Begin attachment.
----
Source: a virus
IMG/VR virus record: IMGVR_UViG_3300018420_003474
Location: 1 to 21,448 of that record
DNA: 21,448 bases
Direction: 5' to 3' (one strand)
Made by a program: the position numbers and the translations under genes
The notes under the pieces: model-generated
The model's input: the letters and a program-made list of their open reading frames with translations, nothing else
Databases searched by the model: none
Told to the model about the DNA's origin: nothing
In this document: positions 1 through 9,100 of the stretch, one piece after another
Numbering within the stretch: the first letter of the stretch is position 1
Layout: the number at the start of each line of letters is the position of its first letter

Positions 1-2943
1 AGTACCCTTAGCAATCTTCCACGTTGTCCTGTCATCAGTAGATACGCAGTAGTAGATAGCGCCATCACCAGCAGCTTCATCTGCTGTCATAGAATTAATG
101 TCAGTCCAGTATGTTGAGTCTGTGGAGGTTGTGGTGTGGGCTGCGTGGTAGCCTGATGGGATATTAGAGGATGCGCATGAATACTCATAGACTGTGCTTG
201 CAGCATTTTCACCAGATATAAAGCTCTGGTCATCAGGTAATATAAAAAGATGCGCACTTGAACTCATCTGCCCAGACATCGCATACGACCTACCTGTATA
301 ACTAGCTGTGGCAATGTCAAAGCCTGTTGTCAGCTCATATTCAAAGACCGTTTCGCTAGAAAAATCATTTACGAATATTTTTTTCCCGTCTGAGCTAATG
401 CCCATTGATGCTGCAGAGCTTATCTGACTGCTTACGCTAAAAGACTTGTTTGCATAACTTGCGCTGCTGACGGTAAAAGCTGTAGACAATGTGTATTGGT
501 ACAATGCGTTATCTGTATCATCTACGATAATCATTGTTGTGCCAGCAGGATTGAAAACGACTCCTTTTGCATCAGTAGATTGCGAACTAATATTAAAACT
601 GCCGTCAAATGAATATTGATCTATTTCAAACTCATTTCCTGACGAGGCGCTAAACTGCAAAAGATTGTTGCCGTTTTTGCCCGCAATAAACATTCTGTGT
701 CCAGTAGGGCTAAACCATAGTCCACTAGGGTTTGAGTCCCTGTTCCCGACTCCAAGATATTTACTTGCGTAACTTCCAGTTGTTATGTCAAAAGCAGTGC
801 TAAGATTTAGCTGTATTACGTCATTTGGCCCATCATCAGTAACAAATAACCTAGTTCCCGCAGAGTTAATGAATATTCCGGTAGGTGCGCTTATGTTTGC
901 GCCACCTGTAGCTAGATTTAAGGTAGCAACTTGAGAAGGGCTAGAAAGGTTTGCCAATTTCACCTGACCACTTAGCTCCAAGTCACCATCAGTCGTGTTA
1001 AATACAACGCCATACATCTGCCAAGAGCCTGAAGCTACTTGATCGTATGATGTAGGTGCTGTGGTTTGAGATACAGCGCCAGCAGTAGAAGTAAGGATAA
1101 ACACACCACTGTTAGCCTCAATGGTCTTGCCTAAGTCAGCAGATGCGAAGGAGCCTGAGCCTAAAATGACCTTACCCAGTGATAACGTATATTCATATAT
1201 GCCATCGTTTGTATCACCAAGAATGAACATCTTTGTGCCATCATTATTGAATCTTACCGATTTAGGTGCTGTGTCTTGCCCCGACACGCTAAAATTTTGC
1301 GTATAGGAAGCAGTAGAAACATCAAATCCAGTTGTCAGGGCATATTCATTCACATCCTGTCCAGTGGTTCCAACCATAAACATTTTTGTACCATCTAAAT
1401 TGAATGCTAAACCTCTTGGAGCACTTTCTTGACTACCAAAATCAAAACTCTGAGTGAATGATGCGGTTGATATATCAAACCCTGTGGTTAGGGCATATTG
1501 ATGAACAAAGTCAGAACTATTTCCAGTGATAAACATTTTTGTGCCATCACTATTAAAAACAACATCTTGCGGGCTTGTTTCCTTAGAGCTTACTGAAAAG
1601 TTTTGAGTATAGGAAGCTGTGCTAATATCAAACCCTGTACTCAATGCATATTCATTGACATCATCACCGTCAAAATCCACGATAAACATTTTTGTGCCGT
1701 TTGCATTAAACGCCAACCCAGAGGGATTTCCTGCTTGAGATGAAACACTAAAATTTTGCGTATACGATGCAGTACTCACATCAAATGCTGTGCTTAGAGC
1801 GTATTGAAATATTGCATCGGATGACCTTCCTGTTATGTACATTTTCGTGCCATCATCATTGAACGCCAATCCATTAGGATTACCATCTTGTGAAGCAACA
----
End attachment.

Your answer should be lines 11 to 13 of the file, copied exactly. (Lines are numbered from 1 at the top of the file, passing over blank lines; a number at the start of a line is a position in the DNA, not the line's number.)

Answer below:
In this document: positions 1 through 9,100 of the stretch, one piece after another
Numbering within the stretch: the first letter of the stretch is position 1
Layout: the number at the start of each line of letters is the position of its first letter